Stuart Townend’s song exclaims, “How deep the Father’s love for us! How vast beyond all measure!” As we heard the resurrection story from Matthew 28, and the inspiration for Townend’s song in 1 John 3.1-10, we asked the question, “How Deep?” in today’s Easter celebration message. Listen here:
Posted by Jeff on April 18, 2014
Posted by Jeff on April 18, 2014
On this Good Friday, I thought I’d share some encouragement from a few years back. Take a look…
If you are a listener to sermons, it may help you to know that even preachers don’t always remember preaching entirely or exactly. I have one vivid memory, however, of a sermon I heard one Sunday before Easter as a teenager, around the time I gave my life to Jesus. I’ve never forgotten its basic message.
There’s so much of the Scripture that we hear on Good Friday and Easter Day that is rich and deserves deeper attention; I hope you’ll meditate on a passage such as Luke 22, 23 and 24 this weekend. But I want to focus on just a few words from Jesus, uttered from the cross, to a criminal who was hanging on a similar cross on one side of him. This criminal had a different stance than the other. One of them insulted Jesus and, thinking of himself, tried to get Jesus to use his power as the Christ (which he willingly acknowledged!) to rescue the three of them from the death they were about to face. The other criminal rebuked him and said, “‘Don’t you fear God,…, since you are under the same sentence?…Jesus, remember me when you come into your kingdom.’ Jesus answered him, ‘I tell you the truth, today you will be with me in paradise’” (Luke 23.40-43, NIV).
This was the text of the sermon I remember so well. It was a word of hope, a word of grace, a word of love. Jesus could have chosen to feel sorry for himself as he hung on the cross, naked, bleeding, gasping for air, dying. Instead, he chose to reach out to a sinner who recognized him and who repented.
Both criminals knew Jesus for who he was; even the insulting criminal averred, “Aren’t you the Christ?” (Luke 23.39b, NIV). This man was willing to acknowledge that Jesus was who he claimed to be. But he was not interested in what Jesus stood for, unless it was going to get him out of his immediate situation.
The other criminal, looking around Jesus, rebuked his partner in crime, saying that while they were getting what they deserved, Jesus had done nothing wrong. Then he asked Jesus to remember him in his eternal kingdom. And at that moment, when any normal human being might have ignored him, Jesus reached out. His loving arms nailed to a cruel cross, all Jesus had with which to reach out were his words: “Today, you will be with me in paradise.”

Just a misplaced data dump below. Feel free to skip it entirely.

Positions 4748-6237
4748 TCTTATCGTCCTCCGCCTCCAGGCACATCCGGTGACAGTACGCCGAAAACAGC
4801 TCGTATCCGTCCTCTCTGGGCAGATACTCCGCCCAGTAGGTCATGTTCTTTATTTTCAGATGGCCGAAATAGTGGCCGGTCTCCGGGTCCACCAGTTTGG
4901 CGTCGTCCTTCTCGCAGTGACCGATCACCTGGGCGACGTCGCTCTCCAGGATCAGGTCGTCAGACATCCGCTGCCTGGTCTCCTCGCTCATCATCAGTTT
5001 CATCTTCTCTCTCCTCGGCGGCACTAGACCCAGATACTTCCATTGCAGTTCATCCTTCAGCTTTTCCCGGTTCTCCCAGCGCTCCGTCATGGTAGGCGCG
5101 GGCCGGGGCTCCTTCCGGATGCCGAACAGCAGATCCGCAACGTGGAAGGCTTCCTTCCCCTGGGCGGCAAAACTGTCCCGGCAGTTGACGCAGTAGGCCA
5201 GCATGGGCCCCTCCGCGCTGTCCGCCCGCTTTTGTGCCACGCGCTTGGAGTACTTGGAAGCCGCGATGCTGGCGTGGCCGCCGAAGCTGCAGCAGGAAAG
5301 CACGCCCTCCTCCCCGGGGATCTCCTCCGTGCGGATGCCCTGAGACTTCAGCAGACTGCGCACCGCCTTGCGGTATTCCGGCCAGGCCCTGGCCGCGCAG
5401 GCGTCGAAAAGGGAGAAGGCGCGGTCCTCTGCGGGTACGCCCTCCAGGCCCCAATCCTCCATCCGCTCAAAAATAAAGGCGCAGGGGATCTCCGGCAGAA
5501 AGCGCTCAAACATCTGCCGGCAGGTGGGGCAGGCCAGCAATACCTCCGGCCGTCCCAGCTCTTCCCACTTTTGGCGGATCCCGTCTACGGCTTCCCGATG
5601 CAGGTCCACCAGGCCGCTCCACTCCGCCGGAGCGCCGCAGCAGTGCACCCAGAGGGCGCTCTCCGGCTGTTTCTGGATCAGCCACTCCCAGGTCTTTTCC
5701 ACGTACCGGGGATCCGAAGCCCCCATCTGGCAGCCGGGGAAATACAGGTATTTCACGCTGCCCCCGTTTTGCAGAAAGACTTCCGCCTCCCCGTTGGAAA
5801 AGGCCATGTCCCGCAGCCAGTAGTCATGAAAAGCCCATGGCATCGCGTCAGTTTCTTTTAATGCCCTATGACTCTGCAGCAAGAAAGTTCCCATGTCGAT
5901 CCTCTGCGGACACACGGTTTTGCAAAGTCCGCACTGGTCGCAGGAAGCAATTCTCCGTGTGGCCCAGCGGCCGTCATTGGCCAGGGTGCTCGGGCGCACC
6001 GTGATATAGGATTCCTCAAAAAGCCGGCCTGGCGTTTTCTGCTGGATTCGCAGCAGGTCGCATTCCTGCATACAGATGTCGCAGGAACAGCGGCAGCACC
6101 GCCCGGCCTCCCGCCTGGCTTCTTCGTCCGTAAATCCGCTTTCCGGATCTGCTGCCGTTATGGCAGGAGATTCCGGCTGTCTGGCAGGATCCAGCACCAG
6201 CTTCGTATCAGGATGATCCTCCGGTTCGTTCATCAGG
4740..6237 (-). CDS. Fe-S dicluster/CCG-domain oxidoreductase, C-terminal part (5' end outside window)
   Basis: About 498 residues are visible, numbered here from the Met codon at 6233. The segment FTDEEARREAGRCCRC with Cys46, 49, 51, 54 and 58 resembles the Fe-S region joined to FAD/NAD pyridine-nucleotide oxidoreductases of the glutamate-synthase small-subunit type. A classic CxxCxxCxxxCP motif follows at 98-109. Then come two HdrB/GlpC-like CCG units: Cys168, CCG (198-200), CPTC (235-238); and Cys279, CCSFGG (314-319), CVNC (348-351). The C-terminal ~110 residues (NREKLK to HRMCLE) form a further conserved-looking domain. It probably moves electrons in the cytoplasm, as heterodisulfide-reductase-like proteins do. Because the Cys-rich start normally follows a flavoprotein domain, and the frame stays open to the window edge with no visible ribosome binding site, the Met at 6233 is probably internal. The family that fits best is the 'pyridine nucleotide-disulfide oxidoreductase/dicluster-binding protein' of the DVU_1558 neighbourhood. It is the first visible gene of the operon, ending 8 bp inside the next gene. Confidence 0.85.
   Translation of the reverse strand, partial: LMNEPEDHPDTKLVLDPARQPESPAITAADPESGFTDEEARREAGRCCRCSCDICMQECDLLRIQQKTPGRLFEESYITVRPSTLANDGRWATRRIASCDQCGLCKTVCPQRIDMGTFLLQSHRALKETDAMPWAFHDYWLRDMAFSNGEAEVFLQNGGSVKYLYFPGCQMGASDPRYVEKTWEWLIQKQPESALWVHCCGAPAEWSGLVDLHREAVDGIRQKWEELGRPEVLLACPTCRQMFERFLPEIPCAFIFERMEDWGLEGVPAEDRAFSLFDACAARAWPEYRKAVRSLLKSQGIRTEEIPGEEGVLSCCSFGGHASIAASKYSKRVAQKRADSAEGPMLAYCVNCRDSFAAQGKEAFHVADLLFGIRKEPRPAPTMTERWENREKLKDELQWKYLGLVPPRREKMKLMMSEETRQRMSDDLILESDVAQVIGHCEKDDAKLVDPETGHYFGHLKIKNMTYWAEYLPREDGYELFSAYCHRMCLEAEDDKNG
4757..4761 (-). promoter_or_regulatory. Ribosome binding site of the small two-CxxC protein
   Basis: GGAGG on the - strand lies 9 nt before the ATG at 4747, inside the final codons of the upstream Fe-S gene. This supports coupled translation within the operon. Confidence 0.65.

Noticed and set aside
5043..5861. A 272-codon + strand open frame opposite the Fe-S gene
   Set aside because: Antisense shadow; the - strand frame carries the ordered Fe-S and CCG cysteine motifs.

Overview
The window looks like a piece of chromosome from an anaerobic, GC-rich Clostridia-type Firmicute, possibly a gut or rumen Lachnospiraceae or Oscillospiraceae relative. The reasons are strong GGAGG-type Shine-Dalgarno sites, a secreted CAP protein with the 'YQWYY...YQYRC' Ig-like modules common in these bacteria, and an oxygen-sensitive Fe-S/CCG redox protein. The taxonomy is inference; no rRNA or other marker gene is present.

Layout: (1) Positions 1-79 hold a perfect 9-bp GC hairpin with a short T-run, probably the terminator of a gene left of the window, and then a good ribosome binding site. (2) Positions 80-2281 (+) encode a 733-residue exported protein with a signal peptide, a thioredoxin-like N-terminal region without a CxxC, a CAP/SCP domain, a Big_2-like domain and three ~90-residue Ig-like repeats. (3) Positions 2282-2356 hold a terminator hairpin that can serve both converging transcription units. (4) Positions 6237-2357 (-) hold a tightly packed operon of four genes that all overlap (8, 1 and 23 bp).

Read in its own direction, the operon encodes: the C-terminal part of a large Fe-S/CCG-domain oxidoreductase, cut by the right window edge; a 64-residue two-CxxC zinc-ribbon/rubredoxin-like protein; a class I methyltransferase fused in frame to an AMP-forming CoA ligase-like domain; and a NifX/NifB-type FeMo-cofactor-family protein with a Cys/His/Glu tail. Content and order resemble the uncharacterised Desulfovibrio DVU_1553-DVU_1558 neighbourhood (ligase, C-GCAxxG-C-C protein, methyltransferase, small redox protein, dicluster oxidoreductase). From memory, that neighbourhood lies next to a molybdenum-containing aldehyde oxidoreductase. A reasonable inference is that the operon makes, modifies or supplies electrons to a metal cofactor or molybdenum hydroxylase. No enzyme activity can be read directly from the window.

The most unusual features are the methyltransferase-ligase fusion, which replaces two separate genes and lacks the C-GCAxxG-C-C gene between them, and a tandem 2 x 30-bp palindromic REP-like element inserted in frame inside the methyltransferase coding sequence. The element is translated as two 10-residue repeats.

Can you imagine being that criminal? Can you imagine having that assurance, right from the lips of the Saviour himself? “Today!” No delay. “When you breathe your last, you’ll be with me,” is what Jesus said, in effect.
Of course, if the cross were the end, Jesus couldn’t have said what he did. His death would pay the price for sin, but only when he broke the bonds of death on the third day would he open the gates for believers to receive eternal life. And because that happened on that first Easter weekend, all who follow Jesus, everywhere, ever since, have had the promise of freedom from sin and new and everlasting life.
Think you’re not good enough? Of course you’re not. None of us is. But it’s not our goodness that wins our salvation. It’s faith. That’s why a career criminal was the first to taste eternal life – at the invitation of the Saviour.
God’s best for your weekend – in sorrow at the cross, and in victory at the empty tomb!
Posted by Jeff on April 13, 2014
The final chapter of the Bible, Revelation 22, is a call to come to Jesus, and a call for Jesus to come. Yet we wait. How can we wait, constructively, for Jesus’ return? Listen to this to learn more:
Posted by Jeff on April 11, 2014
Yesterday, I had a three-hour conversation with a colleague whom I deeply respect and genuinely like. Our conversation went ‘around the world’ in one sense, but found its focus on God, the things of God, and being leaders of God’s people. It was the kind of conversation that leaves one energized and encouraged about the task of serving God’s kingdom.